edit: and on that note the french riders' bars have no discernable logo while the american bars clearly show an easton logo. What you said is generally true, but certainly not always the case.
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Old 08-12-06, 02:33 AM
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it would be really cool if there were titanium ones... they would be stiff!

but with stiffness, i like to stick to weight, the heavier it is generally the stiff it is as there is more 'stuff' in there to support it. Like a 300grm carbon bar will proberly be stiffer than a 209grm deda newton.
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Old 08-12-06, 04:37 AM
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Originally Posted by cyclintom
Pro teams and Olympic riders don't ride on "the best". They ride on the stuff that manufacturers want advertised. And manufacturers want to advertise their most profitable items.
I'd think they're racing on equipment that the racer feels give him the best chance to win. If the marketing gurus want to get out the paint can and some stickers to make it look like "what they want advertised", well, don't let that fool you into believing that's what it actually is.
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Old 08-12-06, 05:58 AM
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Originally Posted by KevinF
I would never make a blanket statement over the usefullness of one material like this. It's 100% dependent on the design of the bars. You can make an aluminum bar that's incredibly flexy or insanely stiff.
+1,000,000

Why does everyone think that stiffness is solely a function of frame material?!?!? Engineers are hired to design various parts for a reason.
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Old 08-12-06, 12:04 PM
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steel is not the stiffest , not by a long shot. steel takes longer to fatigue, yes ,but we are talking stiffness, not fatigue rate. i would say go with alumium because even though its possible to get carbon to be stiffer, the cost to reward ratio is too small. You can spend 60percent less on a alumium part and it will be 5 percent less stiff. But if you want specifics, write an email to the companys you have in mind and ask for the "tensile load graphs" for the bars you have in mind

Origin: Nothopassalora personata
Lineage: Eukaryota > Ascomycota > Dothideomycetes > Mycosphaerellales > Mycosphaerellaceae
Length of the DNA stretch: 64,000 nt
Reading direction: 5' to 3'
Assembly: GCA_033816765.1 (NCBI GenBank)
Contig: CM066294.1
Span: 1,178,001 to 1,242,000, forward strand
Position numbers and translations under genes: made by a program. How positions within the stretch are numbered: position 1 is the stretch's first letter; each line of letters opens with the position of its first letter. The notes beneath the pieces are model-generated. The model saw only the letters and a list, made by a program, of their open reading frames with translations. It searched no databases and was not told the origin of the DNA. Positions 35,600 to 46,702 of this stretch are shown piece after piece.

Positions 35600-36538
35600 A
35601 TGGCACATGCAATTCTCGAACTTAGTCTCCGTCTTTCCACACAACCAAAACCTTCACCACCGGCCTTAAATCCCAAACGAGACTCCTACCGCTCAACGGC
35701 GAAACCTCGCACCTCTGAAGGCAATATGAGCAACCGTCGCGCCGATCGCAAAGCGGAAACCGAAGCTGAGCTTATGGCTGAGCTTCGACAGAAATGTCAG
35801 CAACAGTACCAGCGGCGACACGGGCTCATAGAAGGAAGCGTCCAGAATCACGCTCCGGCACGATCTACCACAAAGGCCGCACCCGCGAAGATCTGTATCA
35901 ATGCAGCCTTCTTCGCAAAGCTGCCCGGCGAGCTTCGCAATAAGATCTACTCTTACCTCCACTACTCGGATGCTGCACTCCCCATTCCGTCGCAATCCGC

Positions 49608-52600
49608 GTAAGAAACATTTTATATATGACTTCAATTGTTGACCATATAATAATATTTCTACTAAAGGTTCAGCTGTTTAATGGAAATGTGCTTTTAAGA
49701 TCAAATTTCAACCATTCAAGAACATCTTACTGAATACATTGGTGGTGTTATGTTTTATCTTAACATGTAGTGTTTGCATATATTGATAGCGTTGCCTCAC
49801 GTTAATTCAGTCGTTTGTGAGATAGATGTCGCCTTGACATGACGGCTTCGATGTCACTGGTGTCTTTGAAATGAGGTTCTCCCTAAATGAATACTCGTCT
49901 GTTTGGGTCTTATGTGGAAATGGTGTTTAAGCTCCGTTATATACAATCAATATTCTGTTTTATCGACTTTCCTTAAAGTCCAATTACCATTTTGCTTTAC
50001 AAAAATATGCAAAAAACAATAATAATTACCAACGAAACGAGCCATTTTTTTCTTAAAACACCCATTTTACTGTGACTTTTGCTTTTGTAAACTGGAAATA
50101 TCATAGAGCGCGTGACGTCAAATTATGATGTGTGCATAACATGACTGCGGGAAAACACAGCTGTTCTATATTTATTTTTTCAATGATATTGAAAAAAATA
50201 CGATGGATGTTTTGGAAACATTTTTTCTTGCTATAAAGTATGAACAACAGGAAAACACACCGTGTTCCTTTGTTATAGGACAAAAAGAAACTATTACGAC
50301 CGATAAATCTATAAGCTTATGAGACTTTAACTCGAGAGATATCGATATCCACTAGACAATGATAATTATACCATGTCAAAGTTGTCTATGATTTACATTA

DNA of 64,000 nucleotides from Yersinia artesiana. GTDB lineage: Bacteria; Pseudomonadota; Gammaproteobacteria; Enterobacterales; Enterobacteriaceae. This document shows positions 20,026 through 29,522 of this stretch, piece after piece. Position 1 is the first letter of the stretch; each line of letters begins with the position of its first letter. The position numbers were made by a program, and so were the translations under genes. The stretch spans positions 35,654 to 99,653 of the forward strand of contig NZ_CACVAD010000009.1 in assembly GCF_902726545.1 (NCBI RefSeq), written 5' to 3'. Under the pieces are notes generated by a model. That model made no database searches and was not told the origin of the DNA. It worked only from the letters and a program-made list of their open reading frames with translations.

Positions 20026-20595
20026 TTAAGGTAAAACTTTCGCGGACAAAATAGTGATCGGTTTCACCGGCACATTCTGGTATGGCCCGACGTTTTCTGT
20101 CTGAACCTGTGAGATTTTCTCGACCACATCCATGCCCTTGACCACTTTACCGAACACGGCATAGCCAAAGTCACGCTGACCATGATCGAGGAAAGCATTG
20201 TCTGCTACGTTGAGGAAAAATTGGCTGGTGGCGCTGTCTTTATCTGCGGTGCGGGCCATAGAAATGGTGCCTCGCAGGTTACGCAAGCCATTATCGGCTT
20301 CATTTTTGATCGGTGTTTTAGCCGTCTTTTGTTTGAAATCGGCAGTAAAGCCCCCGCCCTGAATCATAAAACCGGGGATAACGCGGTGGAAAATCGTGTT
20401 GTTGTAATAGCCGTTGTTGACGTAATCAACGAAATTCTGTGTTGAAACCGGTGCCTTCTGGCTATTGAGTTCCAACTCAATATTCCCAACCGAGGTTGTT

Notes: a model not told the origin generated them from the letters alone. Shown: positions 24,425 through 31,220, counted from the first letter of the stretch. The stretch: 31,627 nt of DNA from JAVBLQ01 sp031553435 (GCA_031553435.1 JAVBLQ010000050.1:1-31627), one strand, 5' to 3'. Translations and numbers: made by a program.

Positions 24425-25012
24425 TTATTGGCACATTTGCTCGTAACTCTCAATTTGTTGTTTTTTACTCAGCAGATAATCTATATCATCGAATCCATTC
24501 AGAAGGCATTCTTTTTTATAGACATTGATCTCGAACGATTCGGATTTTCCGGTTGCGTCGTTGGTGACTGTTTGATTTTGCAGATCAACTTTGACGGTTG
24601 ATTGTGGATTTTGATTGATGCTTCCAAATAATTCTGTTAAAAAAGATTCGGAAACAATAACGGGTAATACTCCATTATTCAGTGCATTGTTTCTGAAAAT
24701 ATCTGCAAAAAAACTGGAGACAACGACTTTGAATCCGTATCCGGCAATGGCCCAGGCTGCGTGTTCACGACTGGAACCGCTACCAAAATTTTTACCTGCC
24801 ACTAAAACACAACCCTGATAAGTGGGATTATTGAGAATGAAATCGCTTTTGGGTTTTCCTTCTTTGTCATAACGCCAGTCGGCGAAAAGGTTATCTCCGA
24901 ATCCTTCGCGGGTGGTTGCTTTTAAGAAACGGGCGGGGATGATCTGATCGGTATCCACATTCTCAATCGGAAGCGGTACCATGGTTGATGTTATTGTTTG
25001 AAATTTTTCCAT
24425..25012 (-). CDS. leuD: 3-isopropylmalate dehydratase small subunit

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Old 08-12-06, 12:11 PM
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Old 08-12-06, 12:54 PM
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Originally Posted by cyclintom
Pro teams and Olympic riders don't ride on "the best". They ride on the stuff that manufacturers want advertised. And manufacturers want to advertise their most profitable items.
Easton site

the carbon bars cost a zillion dollars, weigh about a pound, but (if the manufacturer can be believed) deliver the goods.

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Old 08-12-06, 01:00 PM
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I have a set of integrated carbon bars/stem made by Trigon. They are much stiffer than the Aluminum ITM Millenium bar and stem combo on my wifes bike. The weight is about the same. They are however, much more expensive. I think the integration of the bar/stem really helps stiffen things up with this particular set.

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Old 08-12-06, 04:41 PM
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Originally Posted by Mothra
With same-size samples, steel is 3x stiffer than alloy and 2x stiffer than titanium. To make an aluminium part just as stiff as steel, you have to make it 3x thicker, and 2x thicker in titanium. Using 60% less material in aluminium will have it be over 6x more flexible than steel.
But bicycle engineering is more like aerospace engineering, where weight is a large design concern. When choosing a material for a bike, satellite, or aircraft, dividing the property in question by the material's density is useful.

Young's modulus (E) is a measure of material stiffness. E(steel) ~ 200 GPa, and E(Al) ~ 70 GPa, so steel is about 2.9 times stiffer than aluminum. Density(steel) ~ 7.8 gm/cm^3, Density(Al) ~ 2.7 gm/cm^3, so steel is about 2.86 times heavier than aluminum. Since the ratio of stiffnesses is about the same as the ratio of densities, it's a wash between choosing steel or aluminum for stiffness.

Now if the design is constrained by space (like a square taper bottom bracket spindle), steel wins out. An equally stiff aluminum part would have to be bigger, but there is no way to make the part bigger.

Frame design runs into a different problem. To make a stiff and light steel frame, you need to use large diameter tubing. But a large diameter tube meas thin steel walls, and the tubing becomes too fragile. A small ding in the tube can cause it to collapse like a beer can. Aluminum wins out in this competition for light and stiff frames, since thicker tubing walls prevent the beer can failure problem.

What about carbon fiber tubing? It's tensile stiffness is about half way between steel and Al, but its density is about half that of Al. With those properties, it's no wonder that CF is finding its way into so many parts (bike and aircraft).
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Old 08-12-06, 04:51 PM
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this thread sure is a *****-fest.. why dont we all just ask the OP why he needs bars so stiff.. then we can probably agree on what he really needs.